Oprah Winfrey, Drake, Tesla CEO Elon Musk, Facebook's Mark Zuckerberg and even White House Chief of Staff Ron Klain have signed up. So have comedians, relationship gurus and self-styled big thinkers armed with hot takes.
They are among the millions who have downloaded Clubhouse in recent weeks — the invite-only app that, judging from the hype, Silicon Valley says is the future of social media.
For those of you still waiting for an invitation, here's a primer to Clubhouse.
What is Clubhouse?
Clubhouse is an audio-only app where friends and strangers alike hold court on all kinds of conversations. Users peruse the app's "hallway" and drop into virtual "rooms" to listen in as moderators and guests talk — and there's no telling what might you eavesdrop on.
Tech analyst Jeremiah Owyang, who was one of the first to sign up for Clubhouse, said the serendipity of the app --"that pleasure of not knowing what's next" — is part of the draw.
You may get to hear Musk speak alongside Robinhood CEO Vlad Tenev about the GameStop craze. But be warned: so many of the unfiltered, unedited, hours-long chats can be, well, dull. They can feel like rambling TEDtalks. Or, as Nilay Patel of The Verge tweeted, a "poorly-moderated, more aggro SXSW with no booze or tacos," referring to the Austin-based music and tech conference, South by Southwest.
Here are some recent Clubhouse rooms: "Are you an influencer because you call yourself one?" "Are humans naturally good?" And "Focus Your Mindset and Manifest Your Future."
Kat Cole, a former branding executive who now spends hours every day on Clubhouse, has fallen in love with the app. She hosts a weekly room called "Office Hours," where she and many others gather for "workshopping just tough decisions in life and business and focus really on leadership, on people decisions," she said.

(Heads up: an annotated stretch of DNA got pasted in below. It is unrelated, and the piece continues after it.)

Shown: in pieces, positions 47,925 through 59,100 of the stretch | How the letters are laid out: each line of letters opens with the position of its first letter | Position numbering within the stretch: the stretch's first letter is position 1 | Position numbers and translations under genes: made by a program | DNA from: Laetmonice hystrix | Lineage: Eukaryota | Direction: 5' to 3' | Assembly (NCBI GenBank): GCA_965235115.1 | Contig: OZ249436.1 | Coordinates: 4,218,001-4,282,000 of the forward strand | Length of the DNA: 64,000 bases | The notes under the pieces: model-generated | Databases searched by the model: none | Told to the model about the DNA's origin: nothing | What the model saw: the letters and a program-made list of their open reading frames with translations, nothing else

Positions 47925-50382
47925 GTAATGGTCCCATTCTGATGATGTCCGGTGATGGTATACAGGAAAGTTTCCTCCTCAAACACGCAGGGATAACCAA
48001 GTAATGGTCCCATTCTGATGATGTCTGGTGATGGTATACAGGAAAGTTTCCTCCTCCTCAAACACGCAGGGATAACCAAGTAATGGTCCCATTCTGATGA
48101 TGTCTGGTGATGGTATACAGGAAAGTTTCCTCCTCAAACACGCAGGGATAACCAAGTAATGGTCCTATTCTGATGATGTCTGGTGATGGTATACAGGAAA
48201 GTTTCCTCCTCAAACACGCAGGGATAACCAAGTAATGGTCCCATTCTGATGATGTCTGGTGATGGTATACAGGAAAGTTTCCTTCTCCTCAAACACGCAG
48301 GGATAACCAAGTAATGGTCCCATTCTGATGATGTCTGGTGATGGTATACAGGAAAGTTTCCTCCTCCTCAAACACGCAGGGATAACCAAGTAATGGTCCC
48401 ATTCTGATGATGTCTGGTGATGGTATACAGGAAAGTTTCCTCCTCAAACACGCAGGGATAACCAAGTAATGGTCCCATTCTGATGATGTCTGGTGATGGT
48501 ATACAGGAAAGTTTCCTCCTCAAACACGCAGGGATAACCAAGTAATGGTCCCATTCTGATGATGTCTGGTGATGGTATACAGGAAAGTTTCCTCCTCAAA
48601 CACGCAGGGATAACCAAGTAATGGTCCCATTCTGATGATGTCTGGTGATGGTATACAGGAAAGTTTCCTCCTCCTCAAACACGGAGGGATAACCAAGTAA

As many have observed, it's as if your LinkedIn could talk. Sound like a blast to you? Well, it sounds good to the more than 2.3 million people in the U.S. who have downloaded the app since March 2020, according to data analytics firm App Annie, which notes that Clubhouse rose to the No. 1 most-downloaded app in Italy the first week of February.
The venture capital firm Andreessen Horowitz has valued Clubhouse at $100 million.
Clubhouse declined to make its founders available for an interview.
Kinda public, kinda private. What's the deal?
Driving the buzz is this country club-meets-Silicon Valley vibe. You need an invite to get on the app, and once there, Clubhouse has privacy rules.
Clubhouse records every room but deletes the conversations after a short period. The company says the recordings are "solely for the purpose" of investigating an abuse complaint to help determine whether a user should be disciplined on the app.
People in the rooms, however, cannot record or even transcribe the conversations. The idea is to keep the chats ephemeral and unable to look up later. What's said is said, and that's the end of it.